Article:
#SRCZ Off The Cuff // "Art=Magic, Magic= Everything: The Act of Creating"

The act of creating something is a very special one indeed. Martin Shepley reveals the connection between art and everything… 

I’ve always had ideas and I’ve always put those ideas to (good?) use. When I was a child I created a series of comics about a malevolent slug named Larry. He was inspired by my love of underground comix (of which I didn’t realise I shouldn’t be reading, as I picked them up alongside my regular purchase of the superhero periodicals I collected) such as Robert Crumb’s oeuvre and The Fabulous Furry Freak Brothers by Gilbert Shelton.

When I was a little older (early teens) I started writing short stories- mainly horror and fantasy- and then moved on to the inevitable mid-teen angsty poetry. Now I’m hurtling towards forty and I have my mojo back and I feel playful, creative and, yes, like a child again. I’ve maintained a poetry blog for over six years now (Malleable Art), have recently started a more mainstream site for Horror/ Sci-Fi/ Fantasy writing, for myself and others (Bizarre Eye ), and have written articles and essays for various places including #SRCZ (Seba Rashii Culture Zine)  . I recently had a short story published in an anthology by the Royal College of Art, and extracts were included in the exhibition at the book’s launch party. (The book was reviewed in many places including here where I am proud to say I have the first official review of my work!)
All this is not to promote myself or ‘toot my own horn’ but to remind myself nothing is possible if you do not ‘do.’ Nothing is created by procrastination, ‘waiting till the time is right,’ or distracting yourself with unnecessary nonsense (surfing the net for hours, endlessly watching and reading material that has no creative, intellectual or fulfilling purpose); however that’s not to say you can’t relax and have a little fun, but the operative word is ‘little’ and, as with most things in life, moderation and discipline is the key.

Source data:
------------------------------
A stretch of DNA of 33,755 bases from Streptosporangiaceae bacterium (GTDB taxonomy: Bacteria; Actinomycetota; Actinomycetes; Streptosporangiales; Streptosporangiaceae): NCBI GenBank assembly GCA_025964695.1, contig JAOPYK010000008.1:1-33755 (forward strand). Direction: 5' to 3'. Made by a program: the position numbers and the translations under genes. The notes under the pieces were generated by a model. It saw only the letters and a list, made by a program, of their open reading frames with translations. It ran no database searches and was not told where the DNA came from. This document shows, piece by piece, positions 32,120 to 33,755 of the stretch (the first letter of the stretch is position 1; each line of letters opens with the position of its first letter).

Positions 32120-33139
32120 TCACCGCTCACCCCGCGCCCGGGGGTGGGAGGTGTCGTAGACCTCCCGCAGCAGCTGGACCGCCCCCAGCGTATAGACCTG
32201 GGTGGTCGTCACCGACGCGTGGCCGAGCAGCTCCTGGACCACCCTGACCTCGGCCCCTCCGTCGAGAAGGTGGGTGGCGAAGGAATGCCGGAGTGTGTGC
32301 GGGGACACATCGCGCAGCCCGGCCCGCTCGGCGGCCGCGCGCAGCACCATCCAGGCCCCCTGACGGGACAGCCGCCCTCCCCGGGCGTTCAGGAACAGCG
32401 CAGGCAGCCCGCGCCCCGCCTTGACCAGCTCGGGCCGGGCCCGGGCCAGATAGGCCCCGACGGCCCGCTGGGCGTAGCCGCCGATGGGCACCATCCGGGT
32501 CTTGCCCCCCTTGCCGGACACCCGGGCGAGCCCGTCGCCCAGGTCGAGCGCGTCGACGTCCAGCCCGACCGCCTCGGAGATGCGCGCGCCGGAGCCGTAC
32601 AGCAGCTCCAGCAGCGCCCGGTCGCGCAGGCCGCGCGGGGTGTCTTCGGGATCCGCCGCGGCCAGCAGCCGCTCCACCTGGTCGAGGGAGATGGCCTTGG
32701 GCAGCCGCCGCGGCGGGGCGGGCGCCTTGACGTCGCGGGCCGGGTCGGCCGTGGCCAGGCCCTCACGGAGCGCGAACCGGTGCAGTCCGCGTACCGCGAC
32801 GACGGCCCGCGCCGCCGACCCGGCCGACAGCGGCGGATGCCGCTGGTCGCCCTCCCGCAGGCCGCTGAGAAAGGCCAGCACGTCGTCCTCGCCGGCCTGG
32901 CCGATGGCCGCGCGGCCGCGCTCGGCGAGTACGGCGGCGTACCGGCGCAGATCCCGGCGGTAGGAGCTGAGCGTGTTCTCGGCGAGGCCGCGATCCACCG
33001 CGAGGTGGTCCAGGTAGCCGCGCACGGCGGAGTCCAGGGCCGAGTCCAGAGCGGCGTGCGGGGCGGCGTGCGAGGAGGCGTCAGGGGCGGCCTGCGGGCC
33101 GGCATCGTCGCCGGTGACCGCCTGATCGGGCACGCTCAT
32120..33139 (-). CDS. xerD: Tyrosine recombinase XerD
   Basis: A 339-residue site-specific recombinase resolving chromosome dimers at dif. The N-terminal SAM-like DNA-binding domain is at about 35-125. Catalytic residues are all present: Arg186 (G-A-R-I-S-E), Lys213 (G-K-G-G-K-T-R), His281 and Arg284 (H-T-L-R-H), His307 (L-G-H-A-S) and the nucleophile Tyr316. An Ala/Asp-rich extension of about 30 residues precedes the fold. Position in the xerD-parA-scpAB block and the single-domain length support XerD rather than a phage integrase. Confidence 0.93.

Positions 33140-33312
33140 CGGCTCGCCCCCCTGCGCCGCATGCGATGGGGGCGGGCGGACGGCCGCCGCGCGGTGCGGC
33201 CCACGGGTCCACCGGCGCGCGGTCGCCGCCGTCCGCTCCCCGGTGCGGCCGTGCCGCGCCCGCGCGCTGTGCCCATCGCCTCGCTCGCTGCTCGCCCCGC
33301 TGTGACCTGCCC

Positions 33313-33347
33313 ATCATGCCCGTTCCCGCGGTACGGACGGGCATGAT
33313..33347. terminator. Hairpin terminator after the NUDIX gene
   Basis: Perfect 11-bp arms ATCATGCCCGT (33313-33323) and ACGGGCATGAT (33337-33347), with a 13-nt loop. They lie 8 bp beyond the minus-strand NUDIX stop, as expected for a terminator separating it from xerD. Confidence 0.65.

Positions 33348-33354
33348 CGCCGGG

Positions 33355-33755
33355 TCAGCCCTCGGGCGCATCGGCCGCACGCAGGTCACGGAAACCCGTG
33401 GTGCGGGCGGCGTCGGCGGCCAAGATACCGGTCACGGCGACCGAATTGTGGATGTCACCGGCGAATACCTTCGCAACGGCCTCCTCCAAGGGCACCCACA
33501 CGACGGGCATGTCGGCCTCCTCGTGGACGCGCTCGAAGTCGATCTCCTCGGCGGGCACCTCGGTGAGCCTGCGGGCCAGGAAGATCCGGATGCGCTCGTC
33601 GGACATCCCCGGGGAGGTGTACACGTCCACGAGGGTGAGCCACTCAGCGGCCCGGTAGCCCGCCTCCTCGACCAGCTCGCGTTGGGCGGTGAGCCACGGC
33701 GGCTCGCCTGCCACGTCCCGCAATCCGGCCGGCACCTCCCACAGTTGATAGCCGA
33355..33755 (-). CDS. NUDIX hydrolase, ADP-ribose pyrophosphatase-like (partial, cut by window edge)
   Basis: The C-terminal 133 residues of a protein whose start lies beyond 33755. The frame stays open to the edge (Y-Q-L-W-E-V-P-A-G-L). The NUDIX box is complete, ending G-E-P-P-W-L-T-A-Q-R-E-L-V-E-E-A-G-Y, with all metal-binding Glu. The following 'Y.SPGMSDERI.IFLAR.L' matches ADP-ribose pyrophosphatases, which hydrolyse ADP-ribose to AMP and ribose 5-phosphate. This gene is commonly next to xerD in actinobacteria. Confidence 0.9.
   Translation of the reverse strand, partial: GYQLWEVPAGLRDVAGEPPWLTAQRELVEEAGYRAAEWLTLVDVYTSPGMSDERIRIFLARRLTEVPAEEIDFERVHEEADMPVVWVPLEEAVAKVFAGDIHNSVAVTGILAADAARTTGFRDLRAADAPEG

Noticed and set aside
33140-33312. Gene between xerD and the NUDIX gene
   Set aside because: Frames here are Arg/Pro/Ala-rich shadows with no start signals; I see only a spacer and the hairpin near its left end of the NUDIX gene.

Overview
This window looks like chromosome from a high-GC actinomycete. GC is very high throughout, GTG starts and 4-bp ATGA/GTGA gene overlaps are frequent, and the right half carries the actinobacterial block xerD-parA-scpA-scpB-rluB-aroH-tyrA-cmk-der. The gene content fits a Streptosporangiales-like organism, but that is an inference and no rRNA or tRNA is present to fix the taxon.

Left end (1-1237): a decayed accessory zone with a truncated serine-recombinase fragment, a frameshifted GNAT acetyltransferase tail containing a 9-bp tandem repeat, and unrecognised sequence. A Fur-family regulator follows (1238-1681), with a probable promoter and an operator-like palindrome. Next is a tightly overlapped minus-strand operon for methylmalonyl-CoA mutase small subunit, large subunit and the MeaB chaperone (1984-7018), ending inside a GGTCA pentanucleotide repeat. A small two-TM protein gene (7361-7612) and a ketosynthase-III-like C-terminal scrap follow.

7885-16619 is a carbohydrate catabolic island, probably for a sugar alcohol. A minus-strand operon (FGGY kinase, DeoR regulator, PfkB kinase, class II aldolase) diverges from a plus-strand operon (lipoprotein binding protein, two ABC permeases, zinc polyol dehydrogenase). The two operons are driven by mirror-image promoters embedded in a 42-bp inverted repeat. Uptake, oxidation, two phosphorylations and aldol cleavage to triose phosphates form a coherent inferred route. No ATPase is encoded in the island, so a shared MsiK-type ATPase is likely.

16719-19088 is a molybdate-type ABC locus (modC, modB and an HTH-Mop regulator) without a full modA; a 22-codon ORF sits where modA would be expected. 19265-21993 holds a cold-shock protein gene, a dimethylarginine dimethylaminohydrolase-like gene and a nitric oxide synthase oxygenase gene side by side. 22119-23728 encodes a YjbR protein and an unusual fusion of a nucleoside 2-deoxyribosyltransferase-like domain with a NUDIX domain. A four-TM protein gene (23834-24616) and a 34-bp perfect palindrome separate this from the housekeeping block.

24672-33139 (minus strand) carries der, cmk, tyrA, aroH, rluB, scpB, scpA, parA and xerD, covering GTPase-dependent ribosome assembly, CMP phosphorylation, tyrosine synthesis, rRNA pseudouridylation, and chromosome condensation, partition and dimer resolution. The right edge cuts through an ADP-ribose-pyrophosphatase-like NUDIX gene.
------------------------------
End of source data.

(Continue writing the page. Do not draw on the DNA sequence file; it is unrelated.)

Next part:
Now this is where the word ‘Magic’ comes in. In the past few years, as I have precariously trodden my creative path, and I’ve wrestled with the idea of ‘ideas’ and what is- and isn’t- creative and/or productive, it was then I suddenly realised what I (and all other creative types) was doing: that of ‘Enactments of Magic.’ Suddenly I felt unburdened and freed from the creative shackles of my own making. It made sense: I was creating something from nothing; generating ideas and executing them; making something exist in the world that didn’t exist before. 
So, for every piece of work- whether it be a poem, story, painting, essay- there was no set precedent, because I had never existed before and me doing exactly what I was doing at that moment in time had never, ever happened before either. To judge myself against others was ridiculous- I am not them, they are not me; to judge the present work I was creating against the work I had done in the past was also equally unhelpful- time had moved on, I had progressed as a person, and creator, and things- whether I liked it or not- had changed.
So, when I opened my eyes and looked at the world, with this new sensibility, I realised that everything was ‘Magic,’ as everything starts with an idea: everywhere someone makes something up and decides to carry it out. Yes, some ideas are good and some are bad, some are harmful, destructive, malicious; but some are wonderful, amazing, and sometimes unbelievably magnificent. So if art is magic, and magic is art, and everything is magic, well, then it goes without saying: everything is art. (Hell, maybe that’s what Post-Postmodernism/ Metamodernism is, but that’s an argument for another day.)
It led to a realisation and a very simple one at that: to create you need to be truthful to yourself, sincere, passionate and open; and if others enjoy what you do, well, that’s just the icing on a pretty tasty cake. Because if creating is magical, well, what more could you ever want.

For another article- which touches on some of the points above- please check out this wonderful piece by Jann Alexander that inspired me to write mine.
(Martin Shepley) 

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